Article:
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Gandalf is one of the greatest - if not the greatest - wizard in Middle Earth. He manages to survive pretty much every encounter he has. But in The Hobbit (chapter 6 I believe) Tolkien writes:

Then Gandalf climbed to the top of his tree. The sudden splendour flashed from his wand like lightning, as he got ready to spring down from on high right among the spears of the goblins. That would have been the end of him, though he would probably have killed many of them as he came hurtling down like a thunderbolt. But he never leaped. Just at that moment the Lord of the Eagles swept down from above, seized him in his talons, and was gone.

What's really puzzling me is

That would have been the end of him

Gandalf manages to [spoilers!]

revive after a fight against a Balrog

and also manages a great deal of feats. Yet that passage states that Gandalf would have perished then and there had the eagle not come. My question is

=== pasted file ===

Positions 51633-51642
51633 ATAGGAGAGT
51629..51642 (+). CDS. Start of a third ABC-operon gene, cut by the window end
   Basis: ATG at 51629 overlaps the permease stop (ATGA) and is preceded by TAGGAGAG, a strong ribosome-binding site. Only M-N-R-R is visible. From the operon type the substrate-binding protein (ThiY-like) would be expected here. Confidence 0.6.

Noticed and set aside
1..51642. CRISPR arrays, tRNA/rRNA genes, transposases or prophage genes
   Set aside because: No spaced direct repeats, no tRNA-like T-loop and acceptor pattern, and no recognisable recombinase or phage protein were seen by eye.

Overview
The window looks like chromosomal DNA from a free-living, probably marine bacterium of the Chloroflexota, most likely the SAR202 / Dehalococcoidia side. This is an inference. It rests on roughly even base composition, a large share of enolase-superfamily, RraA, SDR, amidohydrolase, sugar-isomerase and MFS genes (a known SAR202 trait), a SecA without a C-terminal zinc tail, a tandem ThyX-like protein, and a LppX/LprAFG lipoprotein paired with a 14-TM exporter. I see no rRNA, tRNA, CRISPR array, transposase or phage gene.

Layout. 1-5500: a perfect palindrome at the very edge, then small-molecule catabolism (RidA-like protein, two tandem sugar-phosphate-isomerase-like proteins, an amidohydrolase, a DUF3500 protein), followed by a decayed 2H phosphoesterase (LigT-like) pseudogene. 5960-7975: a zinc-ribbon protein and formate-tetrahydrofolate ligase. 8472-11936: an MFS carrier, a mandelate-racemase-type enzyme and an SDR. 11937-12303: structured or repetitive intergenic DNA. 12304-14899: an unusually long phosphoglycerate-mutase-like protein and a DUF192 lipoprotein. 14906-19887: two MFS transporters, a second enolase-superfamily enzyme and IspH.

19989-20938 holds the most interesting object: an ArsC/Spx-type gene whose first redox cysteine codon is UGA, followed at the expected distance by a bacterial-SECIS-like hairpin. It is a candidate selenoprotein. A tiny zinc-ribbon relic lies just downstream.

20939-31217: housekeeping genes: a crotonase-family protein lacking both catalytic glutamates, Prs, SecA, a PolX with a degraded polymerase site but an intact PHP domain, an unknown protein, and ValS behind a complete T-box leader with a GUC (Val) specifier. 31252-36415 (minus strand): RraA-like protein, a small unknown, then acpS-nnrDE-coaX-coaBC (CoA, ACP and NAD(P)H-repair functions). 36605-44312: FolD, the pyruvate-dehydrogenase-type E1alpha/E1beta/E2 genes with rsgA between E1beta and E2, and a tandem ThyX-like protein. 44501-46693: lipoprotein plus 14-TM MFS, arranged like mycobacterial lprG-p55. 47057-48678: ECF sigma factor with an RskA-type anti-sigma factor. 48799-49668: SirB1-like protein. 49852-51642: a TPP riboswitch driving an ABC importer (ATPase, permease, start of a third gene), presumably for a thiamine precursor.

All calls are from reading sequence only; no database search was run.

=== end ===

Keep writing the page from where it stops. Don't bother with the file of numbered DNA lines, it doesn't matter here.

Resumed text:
Why does Tolkien write that "That would have been the end of him"?

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    Not a complete answer, but I'm guessing it was something to do with The Hobbit being written first, and Tolkien having not nailed down much of the mythology at that point (like the importance of Bilbo's ring).
    – F1Krazy
    Dec 14 '17 at 8:49
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    In universe: In Middle Earth a Maia's body is mortal just like everyone else's. If he is slain, the immortal Maiar spirit can return anew - in the case of Gandalf the Grey as Gandalf the White. "The end of him" in this case would have been Gandalfs mortal body in Middle Earth. I'm not sure atm. what were the difficulties for him returning. Another higher being, Sauron, couldn't immediately return because he bound himself to the ring and it took him centuries to gather his strength again.
    – Adwaenyth
    Dec 14 '17 at 9:50